"I've been lucky," he said. "Most people don't have an Aunt Wendy. ... She's on dialysis three days a week, and because I have to use her car to go to work, so we can pay bills, she has to take the bus to get to and from her dialysis."

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At the U.S. Supreme Court today, a majority of the justices seemed ready to make it more difficult for states to confiscate cars, houses and other property that is even tangentially used in the commission of a crime. The court has long applied most provisions of the Bill of Rights to the states. But one of the very few exceptions is the Eighth Amendment's ban on excessive fines, and that was the issue today. NPR legal affairs correspondent Nina Totenberg reports.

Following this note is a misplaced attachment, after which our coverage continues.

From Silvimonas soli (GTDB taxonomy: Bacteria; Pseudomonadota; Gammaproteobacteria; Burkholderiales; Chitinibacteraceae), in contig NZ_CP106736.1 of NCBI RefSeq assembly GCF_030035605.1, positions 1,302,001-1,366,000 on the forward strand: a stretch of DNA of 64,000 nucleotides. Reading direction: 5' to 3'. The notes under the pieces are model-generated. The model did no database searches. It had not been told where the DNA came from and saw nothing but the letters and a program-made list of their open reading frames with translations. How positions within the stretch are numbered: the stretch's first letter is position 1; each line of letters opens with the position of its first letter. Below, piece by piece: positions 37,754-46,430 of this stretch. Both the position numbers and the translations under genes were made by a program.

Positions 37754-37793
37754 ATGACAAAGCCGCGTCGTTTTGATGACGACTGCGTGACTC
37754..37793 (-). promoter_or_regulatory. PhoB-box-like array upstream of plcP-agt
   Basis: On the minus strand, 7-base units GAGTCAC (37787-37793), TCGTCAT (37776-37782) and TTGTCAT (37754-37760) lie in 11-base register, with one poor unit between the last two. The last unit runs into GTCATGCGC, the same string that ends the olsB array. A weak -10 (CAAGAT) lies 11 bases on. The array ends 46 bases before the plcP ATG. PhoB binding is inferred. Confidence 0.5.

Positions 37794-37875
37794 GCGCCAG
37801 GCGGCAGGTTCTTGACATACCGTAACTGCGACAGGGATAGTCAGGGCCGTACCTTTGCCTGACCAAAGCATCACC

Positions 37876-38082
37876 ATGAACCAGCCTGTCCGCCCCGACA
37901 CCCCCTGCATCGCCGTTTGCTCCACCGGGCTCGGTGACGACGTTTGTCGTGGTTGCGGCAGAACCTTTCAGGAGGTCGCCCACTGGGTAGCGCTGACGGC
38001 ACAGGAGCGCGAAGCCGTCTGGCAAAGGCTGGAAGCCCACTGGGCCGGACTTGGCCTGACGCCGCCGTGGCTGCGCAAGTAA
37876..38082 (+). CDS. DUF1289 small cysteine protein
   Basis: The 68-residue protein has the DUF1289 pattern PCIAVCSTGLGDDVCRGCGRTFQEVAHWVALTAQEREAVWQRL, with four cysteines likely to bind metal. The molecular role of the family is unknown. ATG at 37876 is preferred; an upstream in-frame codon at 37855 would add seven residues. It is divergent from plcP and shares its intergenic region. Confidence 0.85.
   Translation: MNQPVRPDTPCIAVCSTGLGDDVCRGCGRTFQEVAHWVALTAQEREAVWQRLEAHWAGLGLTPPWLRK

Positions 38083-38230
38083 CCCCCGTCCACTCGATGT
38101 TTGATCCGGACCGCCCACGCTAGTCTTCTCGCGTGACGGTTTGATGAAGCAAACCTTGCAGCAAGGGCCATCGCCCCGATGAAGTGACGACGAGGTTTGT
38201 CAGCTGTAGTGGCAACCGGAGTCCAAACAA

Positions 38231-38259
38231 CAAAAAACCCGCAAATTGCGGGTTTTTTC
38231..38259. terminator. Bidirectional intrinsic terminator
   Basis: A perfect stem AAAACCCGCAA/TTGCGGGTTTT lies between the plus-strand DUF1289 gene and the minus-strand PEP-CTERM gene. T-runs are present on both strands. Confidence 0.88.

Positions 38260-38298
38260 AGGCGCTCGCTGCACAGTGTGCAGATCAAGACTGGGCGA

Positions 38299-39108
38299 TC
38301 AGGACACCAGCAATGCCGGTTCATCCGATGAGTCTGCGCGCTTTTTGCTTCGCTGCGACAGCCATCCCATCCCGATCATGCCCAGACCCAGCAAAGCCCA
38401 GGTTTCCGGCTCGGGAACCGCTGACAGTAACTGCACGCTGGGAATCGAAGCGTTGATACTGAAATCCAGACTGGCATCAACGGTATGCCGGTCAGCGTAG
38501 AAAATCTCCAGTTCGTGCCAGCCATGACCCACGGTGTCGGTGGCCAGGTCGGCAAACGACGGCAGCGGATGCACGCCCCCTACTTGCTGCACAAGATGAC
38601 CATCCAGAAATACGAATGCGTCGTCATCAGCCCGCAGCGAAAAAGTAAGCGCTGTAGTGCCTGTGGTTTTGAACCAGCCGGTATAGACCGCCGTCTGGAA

NINA TOTENBERG, BYLINE: In the modern United States, billions of dollars in personal property is seized by law enforcement if that property is involved in any way in a crime. The process is called civil asset forfeiture. Opponents across the political spectrum see it as an often abusive system of policing for profit, with the assets sold and the money going to the government. Today's case was brought by Tyson Timbs, whose $42,000 Land Rover was seized five years ago by the state of Indiana after he was arrested for selling $400-worth of heroin to undercover cops.

TYSON TIMBS: I inherited a life insurance policy from my dad when he passed away, and then I used that money to buy the truck.

TOTENBERG: A trial judge ruled that confiscating the truck was a grossly disproportionate punishment on top of other fines and a year of house detention. An Indiana appeals court agreed. But the state supreme court ruled that the Constitution's ban on excessive fines does not apply to the states. On Wednesday, Indiana's Solicitor General Thomas Fisher defended that proposition in the U.S. Supreme Court, facing a chorus of skepticism from justices conservative and liberal.